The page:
The number one question I’m asked as a cannabis educator is if it’s safe to use cannabis during pregnancy and breastfeeding. The truth is there’s not enough data yet to know if it’s 100% safe and every single resource you read online will tell you it’s best to avoid it, same with breastfeeding.
From my own research, and from listening to the anecdotal evidence from many moms in the cannabis community, I can say the short answer is no and that it’s probably best to avoid it and the long answer is maybe.
Is it safe to use cannabis during pregnancy?
With all science around cannabis, you’ll find some studies saying it’s bad for this or that thing and another study contradicting it will say it’s good or harmless for that thing. What I look for is a consensus from different studies and long-term studies that have been peer reviewed.
One such study around cannabis and pregnancy came out recently that looked at cannabis and the cognitive effects from the use of cannabis during pregnancy- the results showed it had no effect on brain health.
After nearly six years of comparing study results, researchers at Columbia University, the New York State Psychiatric Institute, and Swinburne University have found that prenatal cannabis exposure does not lead to cognitive impairment in children, based on data from decades’ worth of studies on this issue.
However, you’ll find some resources that say it does cause cognitive impairment so what do you believe? I find the same thing is true for any prescription drugs they give you during pregnancy, they may think it’s safe now until further studies discover that oopsie, turns out this prescription we gave you is not safe after all.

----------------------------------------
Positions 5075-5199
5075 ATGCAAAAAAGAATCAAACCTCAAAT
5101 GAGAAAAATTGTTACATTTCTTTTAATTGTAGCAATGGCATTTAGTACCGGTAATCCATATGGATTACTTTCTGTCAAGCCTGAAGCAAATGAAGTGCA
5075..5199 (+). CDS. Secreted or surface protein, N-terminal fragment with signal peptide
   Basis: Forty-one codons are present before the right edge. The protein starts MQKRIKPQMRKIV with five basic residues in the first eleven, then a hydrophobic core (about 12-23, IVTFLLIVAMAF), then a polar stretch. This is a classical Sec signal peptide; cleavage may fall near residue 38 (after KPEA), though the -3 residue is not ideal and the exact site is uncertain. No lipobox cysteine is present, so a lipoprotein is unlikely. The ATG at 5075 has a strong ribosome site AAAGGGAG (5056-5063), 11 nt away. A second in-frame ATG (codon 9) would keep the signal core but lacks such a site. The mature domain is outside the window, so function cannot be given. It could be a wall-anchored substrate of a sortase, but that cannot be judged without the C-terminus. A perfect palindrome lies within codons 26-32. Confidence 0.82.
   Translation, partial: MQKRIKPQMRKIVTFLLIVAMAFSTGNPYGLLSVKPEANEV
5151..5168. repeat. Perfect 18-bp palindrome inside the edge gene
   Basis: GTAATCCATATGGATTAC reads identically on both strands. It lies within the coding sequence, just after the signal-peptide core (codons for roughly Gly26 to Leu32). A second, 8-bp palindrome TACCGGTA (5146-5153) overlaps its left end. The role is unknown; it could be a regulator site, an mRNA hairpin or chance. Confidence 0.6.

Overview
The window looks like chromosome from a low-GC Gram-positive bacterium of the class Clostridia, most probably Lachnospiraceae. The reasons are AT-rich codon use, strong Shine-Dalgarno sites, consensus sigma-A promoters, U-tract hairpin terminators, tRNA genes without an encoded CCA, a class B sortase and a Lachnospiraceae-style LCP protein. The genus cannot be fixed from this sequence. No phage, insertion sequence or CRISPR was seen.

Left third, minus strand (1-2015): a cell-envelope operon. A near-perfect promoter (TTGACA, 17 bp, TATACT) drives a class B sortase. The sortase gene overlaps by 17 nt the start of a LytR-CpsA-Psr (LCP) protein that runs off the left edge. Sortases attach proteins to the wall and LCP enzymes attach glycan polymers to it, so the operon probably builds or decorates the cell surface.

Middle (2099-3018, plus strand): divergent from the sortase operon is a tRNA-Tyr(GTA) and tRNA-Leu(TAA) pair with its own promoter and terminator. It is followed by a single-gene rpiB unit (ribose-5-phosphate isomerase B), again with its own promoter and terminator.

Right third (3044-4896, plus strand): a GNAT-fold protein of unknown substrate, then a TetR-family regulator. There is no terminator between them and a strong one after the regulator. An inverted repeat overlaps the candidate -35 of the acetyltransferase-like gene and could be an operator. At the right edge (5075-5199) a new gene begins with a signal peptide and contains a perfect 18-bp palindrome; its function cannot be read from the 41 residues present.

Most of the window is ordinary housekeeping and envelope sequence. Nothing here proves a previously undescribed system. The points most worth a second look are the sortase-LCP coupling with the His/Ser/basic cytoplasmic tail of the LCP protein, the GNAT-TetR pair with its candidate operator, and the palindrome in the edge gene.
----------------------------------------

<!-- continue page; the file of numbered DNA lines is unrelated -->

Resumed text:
When it comes to pregnancy there’s many factors and variables that come into play that can affect the development of your baby. Nutrition, genetics, environmental factors like pollution, the health of the mother, stress, if she’s well supported by her community and healthcare providers.
All these things matter for a healthy pregnancy. Certain things like feeling supported, stress and the wellbeing of the mother can be overlooked by some healthcare providers as they follow strict protocols and take a hardline approach.
A big problem women face during pregnancy is in some places she can get a knock on her door from child protective services if she tests positive for THC while pregnant. This fear means more women are keeping quiet about their cannabis use and hiding from healthcare providers. This leaves a big gap in their overall healthcare, and this isn’t right.
Women should be able to speak to their doctors about what they’re consuming without worrying they’ll be treated like a criminal, and in some places face prosecution from using cannabis during pregnancy.
Can cannabis be used in pregnancy to deal with difficult to treat health conditions like hyperemesis?
So far the studies around cannabis use during pregnancy are very mixed, and it’s difficult to say if cannabis is safe for pregnancy. However there’s certain variables that come up that may make a woman turn to cannabis to offer relief during pregnancy.
Hyperemesis can be a serious condition for pregnant women that causes extreme nausea and vomiting to the point where they can lose weight and need hospitalization. The drugs used to treat women with this condition can have unpleasant side effects.